It is President Barack Obama’s priority to find new ways for this administration to partner across government and across sectors in addressing our nation’s greatest challenges. Given the nature of the problems we face, the ability of government to forge effective relationships with organizations of all types will be critical in making progress on the President’s agenda –particularly in areas like energy innovation.
Last Friday, the Office of Social Innovation and Civic Participation co-convened a conference on Energy Innovation that included participation by five White House offices, four federal departments, three federal agencies, entrepreneurs, state government officials, academia, private sector leaders, nonprofits and innovators. Through this convening, we sought to embrace these actors as our partners in three areas: advancement of shared policy objectives, enhancement of visibility around these issues, and the coordination of resources so as to improve the government’s ability to fulfill specific objectives of the Administration.
Throughout the day-long conference, attendees discussed ideas and mechanisms to help scale-up private sector investment, direct philanthropic support, and increase the efficiency of the government’s role in these areas. Entrepreneurs are already building on the foundation of the Administration’s Recovery Act, which provided over $36 billion of federal funding to stimulate the sector. This unprecedented ongoing investment in areas such as research and development, have created an atmosphere for accelerating innovation and growth to jumpstart a thriving, private market for energy innovation that will put thousands of people back to work.
Participants of the conference discussed that all sectors need to encourage American innovation for American jobs, and that few areas are more ready for innovation than the energy sector. If businesses and entrepreneurs can harness resources and ingenuity available to them, they can become world leaders in clean energy production, and capitalize on this rapidly growing sector. US investment in basic energy research is at its greatest, but attention must also be given to the private market for energy. Energy innovations are capable of receiving additional attention from investors, and limitations such as short-term costs, restricted financing options, and the inability to access current and relevant information, need to be addressed. Attendees agreed that it could be more straightforward to know if and when new technologies can be deployed, which is currently difficult because regulations vary from state to state.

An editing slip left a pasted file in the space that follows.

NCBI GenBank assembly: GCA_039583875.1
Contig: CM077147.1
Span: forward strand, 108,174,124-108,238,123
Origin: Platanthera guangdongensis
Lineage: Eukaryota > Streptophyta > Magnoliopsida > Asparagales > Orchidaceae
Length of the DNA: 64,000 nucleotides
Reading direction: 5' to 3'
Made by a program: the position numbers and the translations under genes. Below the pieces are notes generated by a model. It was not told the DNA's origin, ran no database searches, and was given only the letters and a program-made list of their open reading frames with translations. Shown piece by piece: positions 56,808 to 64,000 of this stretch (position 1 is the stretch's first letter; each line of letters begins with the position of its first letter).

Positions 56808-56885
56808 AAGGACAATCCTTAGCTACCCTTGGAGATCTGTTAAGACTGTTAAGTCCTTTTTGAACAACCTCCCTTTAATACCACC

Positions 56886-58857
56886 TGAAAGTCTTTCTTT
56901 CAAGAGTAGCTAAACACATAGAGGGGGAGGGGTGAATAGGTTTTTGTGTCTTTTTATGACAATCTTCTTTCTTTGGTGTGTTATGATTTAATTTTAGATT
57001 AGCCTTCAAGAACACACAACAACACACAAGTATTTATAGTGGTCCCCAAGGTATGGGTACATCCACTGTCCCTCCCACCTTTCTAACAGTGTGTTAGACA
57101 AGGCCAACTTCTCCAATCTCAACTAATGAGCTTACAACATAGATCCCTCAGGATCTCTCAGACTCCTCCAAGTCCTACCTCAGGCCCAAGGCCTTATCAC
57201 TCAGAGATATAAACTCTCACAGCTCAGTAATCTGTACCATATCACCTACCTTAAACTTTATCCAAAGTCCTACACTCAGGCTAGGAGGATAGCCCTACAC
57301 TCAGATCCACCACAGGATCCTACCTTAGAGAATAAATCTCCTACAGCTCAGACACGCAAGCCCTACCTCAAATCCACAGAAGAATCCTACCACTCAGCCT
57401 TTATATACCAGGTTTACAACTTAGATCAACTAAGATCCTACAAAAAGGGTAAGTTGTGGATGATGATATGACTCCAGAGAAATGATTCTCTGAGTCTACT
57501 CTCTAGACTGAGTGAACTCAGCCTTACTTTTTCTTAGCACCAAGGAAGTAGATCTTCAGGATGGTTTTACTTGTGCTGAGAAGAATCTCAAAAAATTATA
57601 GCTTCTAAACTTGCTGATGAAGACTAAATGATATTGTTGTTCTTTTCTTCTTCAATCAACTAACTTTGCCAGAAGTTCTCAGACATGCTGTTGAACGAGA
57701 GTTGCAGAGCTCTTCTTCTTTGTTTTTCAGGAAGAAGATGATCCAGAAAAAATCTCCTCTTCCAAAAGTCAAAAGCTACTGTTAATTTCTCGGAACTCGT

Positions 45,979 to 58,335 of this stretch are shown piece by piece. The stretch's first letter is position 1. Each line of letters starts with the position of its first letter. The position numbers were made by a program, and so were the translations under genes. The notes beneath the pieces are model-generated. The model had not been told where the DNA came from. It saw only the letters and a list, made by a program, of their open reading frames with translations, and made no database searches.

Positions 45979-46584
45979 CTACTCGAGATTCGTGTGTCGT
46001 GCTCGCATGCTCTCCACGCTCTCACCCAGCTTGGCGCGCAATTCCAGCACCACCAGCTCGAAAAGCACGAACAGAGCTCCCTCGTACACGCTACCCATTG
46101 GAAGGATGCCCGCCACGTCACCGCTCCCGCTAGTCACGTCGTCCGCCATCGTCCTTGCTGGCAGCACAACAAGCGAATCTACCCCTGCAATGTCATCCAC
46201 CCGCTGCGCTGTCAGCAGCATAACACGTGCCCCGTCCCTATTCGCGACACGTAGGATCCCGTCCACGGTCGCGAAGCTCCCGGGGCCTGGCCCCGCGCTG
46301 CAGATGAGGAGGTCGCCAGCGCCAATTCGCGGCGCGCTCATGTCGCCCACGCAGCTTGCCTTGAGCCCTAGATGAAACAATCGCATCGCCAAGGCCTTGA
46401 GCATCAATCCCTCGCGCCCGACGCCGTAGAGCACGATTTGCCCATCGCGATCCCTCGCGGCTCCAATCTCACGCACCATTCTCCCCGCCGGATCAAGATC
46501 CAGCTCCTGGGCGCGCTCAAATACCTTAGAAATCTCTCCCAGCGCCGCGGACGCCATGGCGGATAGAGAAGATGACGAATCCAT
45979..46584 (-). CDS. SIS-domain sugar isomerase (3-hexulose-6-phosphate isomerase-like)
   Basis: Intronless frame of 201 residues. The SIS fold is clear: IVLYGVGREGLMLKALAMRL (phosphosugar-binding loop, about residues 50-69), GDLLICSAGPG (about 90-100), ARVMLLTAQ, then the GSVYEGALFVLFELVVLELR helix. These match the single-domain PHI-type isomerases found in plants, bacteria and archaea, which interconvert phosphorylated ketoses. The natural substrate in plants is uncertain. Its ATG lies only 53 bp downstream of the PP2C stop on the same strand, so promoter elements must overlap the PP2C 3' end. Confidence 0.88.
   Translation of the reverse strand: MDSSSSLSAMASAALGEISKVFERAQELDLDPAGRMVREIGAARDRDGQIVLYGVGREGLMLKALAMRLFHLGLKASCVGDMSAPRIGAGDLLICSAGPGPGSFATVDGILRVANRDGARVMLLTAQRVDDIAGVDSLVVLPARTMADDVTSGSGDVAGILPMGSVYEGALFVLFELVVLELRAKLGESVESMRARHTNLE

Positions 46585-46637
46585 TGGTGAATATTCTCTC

Finally, we discussed the opportunities provided by the diverse set of organizations present, and it was determined that near-term and long-term challenges need to be addressed in a strategic, integrated way. The group recognized that government can create the legal and policy conditions for energy prosperity, can draw on large scale resources, and can utilize its ability to attract attention in order to drive market progress. At the meeting, the Department of Energy and the Small Business Administration jointly announced that the Small Business Investment Company program, and the Small Business Technology Transfer program would begin using their existing network of funds to promote small green energy firms, though a new $60 million Business Clean Energy Innovation fund.
Private corporations and venture capital firms at the meeting offered to play a productive and sustaining role in tactically addressing structural and institutional challenges that inhibit the long-term success of proven models. In terms of providing support to early-stage energy companies, these groups can bring their business acumen to the table, and their access to a large group of peer organizations, to achieve some the goals that were discussed – including the creation of an energy innovation network for entrepreneurs.
Participating philanthropic foundations, such as the Kauffman Foundation and the Nebraska Community Foundation, expressed their experience thinking strategically about effective ways of working with multiple stakeholders to address these conditions both nationally, and locally. These groups indicated that they have the flexibility to develop new ideas and can use their on-the-ground experience and relationships to identify the local problems, as well as the interventions that will make a true difference.
In concluding Friday’s conference, it was announced that a series of regional follow-on meetings would take place, beginning in Omaha, Nebraska on June 16, 2010, to continue the dialogue with a diverse set of actors in communities across the nation over the next few months.
Howard W. Buffett is a Policy Advisor in the Office of Social Innovation and Civic Participation.